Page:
The heron’s secret

October 26, 2009

Do herons just stand patiently in the shallows in the hope that a fish will come within range? The odds, you would think, would be on them going hungry. No, Andrew Lawson told me, as we stood scanning a pond for the fry I told him were there. Herons, he had heard, attract fish with a substance secreted in their long thin legs. I can find no reference to this, but being on balance pro-fish and anti-heron, I would be fascinated to find out more.

On Growth and Form

October 23, 2009

Nature, said Galileo, cannot grow a tree or construct an animal beyond a certain size, while retaining the proportions and employing the materials which suffice in the case of a smaller stucture. The thing will fall to pieces of its own weight…….. become clumsy, monstrous and inefficient, unless we change its relative proportions, or else find new materials….

No, I wasn’t reading Galileo in the original, I’m afraid. I was reading him in D’Arcy Thompson’s great book On Growth and Form. D’Arcy Thompson? He was a giant Scotsman. physically and intellectually, a classicist, mathematician and Professor of Biology at Dundee University for no less than 64 years. On Growth and Form was described by Sir Peter Medawar as ‘beyond comparison the finest work of literature in all the annals of science..in..English’. I read it when I was writing my tree book 35 years ago. Now, preparing a new edition, I am reading it again.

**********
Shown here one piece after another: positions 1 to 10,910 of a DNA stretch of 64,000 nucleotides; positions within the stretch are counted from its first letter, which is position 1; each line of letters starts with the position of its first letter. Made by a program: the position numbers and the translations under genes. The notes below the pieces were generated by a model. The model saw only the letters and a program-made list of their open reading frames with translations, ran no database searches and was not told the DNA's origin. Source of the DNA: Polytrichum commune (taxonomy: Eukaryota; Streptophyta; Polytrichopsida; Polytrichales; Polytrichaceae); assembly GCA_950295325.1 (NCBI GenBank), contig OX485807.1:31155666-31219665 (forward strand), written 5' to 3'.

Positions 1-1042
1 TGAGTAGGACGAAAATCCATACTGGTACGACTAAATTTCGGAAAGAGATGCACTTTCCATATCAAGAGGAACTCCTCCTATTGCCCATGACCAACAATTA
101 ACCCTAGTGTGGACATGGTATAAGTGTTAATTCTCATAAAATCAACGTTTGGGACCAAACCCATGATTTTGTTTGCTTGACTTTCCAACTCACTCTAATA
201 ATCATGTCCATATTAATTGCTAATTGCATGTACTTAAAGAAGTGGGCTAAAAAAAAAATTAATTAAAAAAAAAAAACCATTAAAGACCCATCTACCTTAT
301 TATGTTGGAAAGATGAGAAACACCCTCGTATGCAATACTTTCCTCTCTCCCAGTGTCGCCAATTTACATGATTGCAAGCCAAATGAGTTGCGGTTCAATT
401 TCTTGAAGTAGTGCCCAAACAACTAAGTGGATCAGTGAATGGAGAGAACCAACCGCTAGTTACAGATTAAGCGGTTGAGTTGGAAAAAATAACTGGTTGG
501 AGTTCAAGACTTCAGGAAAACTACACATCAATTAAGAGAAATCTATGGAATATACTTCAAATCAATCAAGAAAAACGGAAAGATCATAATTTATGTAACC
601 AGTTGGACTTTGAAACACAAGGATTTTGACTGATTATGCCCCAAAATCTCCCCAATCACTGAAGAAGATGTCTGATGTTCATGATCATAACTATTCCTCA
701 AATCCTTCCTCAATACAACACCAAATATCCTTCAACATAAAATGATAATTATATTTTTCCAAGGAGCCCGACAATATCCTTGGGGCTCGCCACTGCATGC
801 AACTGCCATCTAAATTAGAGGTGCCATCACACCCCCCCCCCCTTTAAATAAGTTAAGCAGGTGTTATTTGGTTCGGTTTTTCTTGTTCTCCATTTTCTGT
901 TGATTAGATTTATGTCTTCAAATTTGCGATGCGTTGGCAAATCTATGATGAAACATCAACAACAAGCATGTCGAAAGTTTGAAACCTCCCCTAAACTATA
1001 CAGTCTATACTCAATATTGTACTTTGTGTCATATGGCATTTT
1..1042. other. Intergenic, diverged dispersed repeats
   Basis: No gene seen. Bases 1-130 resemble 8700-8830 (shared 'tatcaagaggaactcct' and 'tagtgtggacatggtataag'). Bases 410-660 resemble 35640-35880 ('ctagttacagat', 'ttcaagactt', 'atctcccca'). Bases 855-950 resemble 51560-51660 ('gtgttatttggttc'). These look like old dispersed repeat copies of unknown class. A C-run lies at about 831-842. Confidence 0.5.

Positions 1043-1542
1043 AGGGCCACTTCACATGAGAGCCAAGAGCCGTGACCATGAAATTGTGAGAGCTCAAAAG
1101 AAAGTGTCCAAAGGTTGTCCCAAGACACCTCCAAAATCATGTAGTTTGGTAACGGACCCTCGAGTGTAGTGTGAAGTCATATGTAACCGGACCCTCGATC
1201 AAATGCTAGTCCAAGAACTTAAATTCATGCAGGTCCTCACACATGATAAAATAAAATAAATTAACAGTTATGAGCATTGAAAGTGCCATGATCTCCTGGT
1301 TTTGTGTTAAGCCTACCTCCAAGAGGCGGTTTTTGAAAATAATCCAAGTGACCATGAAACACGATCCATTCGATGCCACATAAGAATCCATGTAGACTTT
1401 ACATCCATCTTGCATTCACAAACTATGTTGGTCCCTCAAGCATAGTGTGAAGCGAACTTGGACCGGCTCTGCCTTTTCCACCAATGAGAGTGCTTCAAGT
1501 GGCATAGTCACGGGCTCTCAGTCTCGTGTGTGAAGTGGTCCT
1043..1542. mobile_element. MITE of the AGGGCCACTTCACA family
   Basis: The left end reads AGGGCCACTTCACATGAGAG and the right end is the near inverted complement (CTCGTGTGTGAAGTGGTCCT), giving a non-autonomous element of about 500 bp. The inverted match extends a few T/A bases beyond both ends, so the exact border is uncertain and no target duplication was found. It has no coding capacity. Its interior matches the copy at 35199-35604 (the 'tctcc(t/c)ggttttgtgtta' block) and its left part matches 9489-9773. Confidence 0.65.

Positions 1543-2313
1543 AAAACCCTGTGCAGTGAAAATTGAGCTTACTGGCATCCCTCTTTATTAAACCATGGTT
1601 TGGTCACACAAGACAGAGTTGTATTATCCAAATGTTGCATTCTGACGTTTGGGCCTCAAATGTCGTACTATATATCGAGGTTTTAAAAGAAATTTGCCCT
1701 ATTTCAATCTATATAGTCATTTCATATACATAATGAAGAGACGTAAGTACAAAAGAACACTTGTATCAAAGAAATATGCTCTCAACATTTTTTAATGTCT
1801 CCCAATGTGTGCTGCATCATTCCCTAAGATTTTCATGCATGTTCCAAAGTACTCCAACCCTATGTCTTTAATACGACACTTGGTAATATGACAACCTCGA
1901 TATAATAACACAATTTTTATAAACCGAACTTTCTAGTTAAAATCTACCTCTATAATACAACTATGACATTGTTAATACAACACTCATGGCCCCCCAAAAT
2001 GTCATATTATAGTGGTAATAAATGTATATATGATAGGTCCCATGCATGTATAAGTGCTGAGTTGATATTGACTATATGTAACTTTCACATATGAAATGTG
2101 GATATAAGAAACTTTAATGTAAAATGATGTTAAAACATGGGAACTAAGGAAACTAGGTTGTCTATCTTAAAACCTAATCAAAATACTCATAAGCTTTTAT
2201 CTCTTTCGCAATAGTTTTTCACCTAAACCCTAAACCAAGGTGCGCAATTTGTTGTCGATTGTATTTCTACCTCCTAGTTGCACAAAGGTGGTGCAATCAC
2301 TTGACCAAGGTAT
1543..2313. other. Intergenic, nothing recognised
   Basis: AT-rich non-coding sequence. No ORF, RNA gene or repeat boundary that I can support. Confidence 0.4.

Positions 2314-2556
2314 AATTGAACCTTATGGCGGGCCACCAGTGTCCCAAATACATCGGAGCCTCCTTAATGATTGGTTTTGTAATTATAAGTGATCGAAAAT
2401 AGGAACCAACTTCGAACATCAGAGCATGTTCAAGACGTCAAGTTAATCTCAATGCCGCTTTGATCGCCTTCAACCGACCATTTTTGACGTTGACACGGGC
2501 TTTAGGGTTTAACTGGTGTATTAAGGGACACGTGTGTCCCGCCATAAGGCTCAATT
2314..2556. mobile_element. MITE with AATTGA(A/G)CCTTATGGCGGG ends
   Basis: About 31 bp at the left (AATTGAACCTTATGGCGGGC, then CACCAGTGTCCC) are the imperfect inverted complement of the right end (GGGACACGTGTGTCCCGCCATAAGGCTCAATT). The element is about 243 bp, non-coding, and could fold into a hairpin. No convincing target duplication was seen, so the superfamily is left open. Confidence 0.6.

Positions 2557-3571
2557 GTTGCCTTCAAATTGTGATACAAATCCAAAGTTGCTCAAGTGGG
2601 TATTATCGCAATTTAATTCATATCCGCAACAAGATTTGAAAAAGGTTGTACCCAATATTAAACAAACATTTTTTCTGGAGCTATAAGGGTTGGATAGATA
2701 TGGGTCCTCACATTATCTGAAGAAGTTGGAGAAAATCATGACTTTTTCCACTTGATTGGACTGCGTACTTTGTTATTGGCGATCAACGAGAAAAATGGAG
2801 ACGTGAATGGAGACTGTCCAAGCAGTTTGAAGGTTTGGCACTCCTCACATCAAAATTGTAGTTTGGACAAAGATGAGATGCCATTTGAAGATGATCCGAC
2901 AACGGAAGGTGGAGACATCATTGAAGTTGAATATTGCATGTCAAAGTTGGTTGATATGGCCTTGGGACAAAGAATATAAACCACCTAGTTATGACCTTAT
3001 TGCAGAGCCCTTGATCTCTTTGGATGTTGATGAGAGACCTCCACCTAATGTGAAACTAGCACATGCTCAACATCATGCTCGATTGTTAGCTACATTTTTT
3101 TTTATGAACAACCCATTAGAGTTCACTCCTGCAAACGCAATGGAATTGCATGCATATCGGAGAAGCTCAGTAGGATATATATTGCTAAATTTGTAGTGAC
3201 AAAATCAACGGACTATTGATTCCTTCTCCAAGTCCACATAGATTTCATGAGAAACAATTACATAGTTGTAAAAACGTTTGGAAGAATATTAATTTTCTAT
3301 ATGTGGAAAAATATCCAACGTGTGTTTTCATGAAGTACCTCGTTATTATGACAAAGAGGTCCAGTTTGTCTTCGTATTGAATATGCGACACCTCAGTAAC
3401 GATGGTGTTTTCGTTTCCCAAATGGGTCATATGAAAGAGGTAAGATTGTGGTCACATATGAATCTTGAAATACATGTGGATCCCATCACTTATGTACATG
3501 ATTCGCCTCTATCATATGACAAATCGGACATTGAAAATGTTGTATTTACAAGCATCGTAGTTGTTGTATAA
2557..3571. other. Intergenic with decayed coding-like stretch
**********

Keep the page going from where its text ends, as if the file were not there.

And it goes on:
Thompson’s originality was to consider evolution in terms of physics and mathematics. Why do things take the shapes they do, and grow to their proper sizes? What is a proper size? Trees and their growth apart, we seem convinced that growth is esssential to the success of any organism. Why does a business have to grow? To stay ahead of competitors, to profit by economies of scale, to fulfil Mr Micawber’s definition of happiness… or just because we equate growth with success?